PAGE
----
Yahoo's open source guru walks out

Yahoo's open source guru walks out

Summary: While the company still insists it is transforming itself into an open and social platform from the inside out, there is now a serious question over who is executing the strategy. And over just what kind of company Yahoo sees itself as.


Jerome ZawodnyWill the last smart person to leave Yahoo please turn out the lights?

Back when Microsoft was ready to swallow Yahoo our own Matt Asay suggested it could be a great deal for open source, given Yahoo's extensive open source strategy.

Projects like Zimbra, Hadoop and the Yahoo User Interface Library were strategic and would have to be exploited if Microsoft were to make the deal pay, he wrote.

But now the man most closely linked to that strategy, Jeremy Zawodny, says he's outta here. Chief data officer Usama Fayyad and network head Jeff Weiner have also joined the exodus.

While the company still insists it is transforming itself into an open and social platform from the inside out, there is now a serious question over who is executing the strategy. And over just what kind of company Yahoo sees itself as.

It's clear that the "portal" strategy so beloved of Wall Street a decade ago was wrong. By concentrating on search, which is what counts, Google blew by Yahoo and never looked back.

Which leads to this advice for chief Yahoo Jerry Yang. Whatever your strategic thoughts, don't take them from us. Make the Internet better for us and we'll make the bottom line better for you.

Topics: CXO, Open Source, Social Enterprise

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  • "Rats fleeing a sinking ship?"

    I had to say it as you know fr0thy (and a few others) use that line everytime someone leaves MS, so I guess I can use it when someone leaves an open source based company.
    • ;-) (nt)

      • You are quiet the last few days No_Ax

    • There is a vast difference

      In a ship that is sinking because it has been torpedoed, and a ship that is sinking because it is overloaded with too many rats who have become too big, fat, and greedy.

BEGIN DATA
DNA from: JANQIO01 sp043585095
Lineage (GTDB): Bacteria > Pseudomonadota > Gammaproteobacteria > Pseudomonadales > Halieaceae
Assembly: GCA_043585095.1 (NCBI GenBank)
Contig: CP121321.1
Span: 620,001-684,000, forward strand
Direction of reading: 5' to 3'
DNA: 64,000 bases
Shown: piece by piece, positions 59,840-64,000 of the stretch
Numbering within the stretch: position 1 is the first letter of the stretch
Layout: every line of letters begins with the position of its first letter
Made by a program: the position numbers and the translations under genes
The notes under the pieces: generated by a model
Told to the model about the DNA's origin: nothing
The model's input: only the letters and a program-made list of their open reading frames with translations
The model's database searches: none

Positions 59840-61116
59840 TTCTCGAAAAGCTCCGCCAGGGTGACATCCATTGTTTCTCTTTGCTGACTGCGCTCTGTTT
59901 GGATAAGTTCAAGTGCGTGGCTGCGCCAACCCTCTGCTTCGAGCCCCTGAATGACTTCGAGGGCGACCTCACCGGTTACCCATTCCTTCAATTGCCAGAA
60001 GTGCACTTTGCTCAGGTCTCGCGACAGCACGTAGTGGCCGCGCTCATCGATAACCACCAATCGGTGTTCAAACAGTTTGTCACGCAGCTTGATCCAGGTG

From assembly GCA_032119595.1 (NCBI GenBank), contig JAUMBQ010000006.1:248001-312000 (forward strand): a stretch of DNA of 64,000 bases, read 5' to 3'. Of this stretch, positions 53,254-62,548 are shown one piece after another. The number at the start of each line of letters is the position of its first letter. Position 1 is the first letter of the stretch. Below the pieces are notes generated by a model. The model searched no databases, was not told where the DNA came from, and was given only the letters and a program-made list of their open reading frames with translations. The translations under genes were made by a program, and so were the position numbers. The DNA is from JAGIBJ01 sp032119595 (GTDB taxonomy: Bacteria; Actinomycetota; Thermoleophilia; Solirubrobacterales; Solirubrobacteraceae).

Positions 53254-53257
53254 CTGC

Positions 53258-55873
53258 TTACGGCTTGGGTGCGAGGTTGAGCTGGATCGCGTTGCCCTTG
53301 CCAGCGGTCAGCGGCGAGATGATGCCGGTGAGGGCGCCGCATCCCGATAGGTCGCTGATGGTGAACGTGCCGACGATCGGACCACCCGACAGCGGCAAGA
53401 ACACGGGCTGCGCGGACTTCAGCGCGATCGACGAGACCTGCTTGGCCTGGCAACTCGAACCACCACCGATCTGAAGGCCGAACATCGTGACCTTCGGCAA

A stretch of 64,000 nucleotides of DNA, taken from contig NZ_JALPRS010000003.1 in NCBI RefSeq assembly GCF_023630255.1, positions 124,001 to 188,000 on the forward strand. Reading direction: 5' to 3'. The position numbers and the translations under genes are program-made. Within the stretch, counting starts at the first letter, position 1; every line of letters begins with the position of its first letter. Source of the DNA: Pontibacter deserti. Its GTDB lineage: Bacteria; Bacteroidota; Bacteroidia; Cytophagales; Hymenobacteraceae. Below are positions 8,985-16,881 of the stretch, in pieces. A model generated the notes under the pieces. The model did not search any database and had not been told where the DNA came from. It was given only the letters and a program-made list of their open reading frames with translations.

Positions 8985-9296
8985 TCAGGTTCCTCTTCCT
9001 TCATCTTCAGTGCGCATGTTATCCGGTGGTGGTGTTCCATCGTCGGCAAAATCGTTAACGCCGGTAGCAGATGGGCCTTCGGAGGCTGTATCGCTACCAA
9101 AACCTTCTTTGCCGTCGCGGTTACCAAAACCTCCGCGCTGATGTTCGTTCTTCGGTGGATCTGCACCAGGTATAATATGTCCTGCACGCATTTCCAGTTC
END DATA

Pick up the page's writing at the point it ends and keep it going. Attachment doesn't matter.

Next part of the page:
It's easy to see why anyone who adores big, fat, greedy rats prefer the later ship, though.
      Ole Man
      • I prefer glossy, healthy, and happy rats...

        <snark>We shouldn't be insulting rats by comparing them to Yahoo employees...</snark>
        • You are right!

          <covering my face in shame>

          I hope the rats will forgive me for insulting them.
          Ole Man
    • Small vibrant interacting economies

      That's where open source is taking us, and everybody will win - rather than just the rich getting richer and the poor getting poorer. That was yesterday's sick old ways. Adjustment necessary.

      No big shareholder driven money machine can be truly Open Source, but they'd all like to align with it and pretend as much as they can that it was their own idea. ;-)
      • The overriding question

        I did not address the final fate of Yahoo, but the New York types think they should have sold.

        In fact they say Yahoo had no right not to sell, that the public shareholders own it and they have an absolute right to the best deal possible.

        Personally I think the Times always takes this stand because it's best for investment bankers.
        • Yahoo had no right not to sell

          That is an unavoidable fact. Not only does a citizen presently NOT have the right to defend their property, but neither does a corporation, UNLESS THEY ARE "THE" BORG.
          Ole Man
          • @Ole Man

            All we need to do is carry on with what we are doing. The vocal protectionist phase that our mouse wielding monkey friends are going through will not last much longer, as the new developments become reality. Their own ignorance will leave them with their pants down.

            The Borg cannot take the Internet away. The Borg cannot stop people working together and helping each other, in fact The Borg maybe doesn't even want to - it may see that it got a little over self-involved. That's down to the new media - the Internet - to reprogram everybody to think in a sensible way. "That's great, thanks. No, I really don't need any more."
        • Yup

          Small vibrant economies, not the otherwise ultimate conclusion which is something along the lines of 2 or 3 companies owning everything.

          There'll always be "size", as in Corps etc, because average Joe isn't really greedy enough to do much about that and anyway, many people just need "a job" given to them and then they're happy with their lot.

          My gut feeling is that we will see a media-ized "hippy revolution" over the next few years, but quietly in the background the development that takes place on the web/in the cloud will create the underpinning of the smaller economic systems that will enable the changes we (mostly) all want to see - everybody working together for the benefit of all, food for everybody, water for everybody. You own how many houses? What the heck for?

          All we need to do is get on with what we're doing and not listen to big boys.

          Should we be able to make money from money? Shouldn't we invent new things instead? Do you need more? Do you benefit other with it?

          Your last sentence I, predictably, completely agree with.
  • RE: Yahoo's open source guru walks out

    Why does nobody have a kind word for Yahoo?
    Down here in the South Pacific , I am not aware of the reasons for the passion shown about not selling out to MS.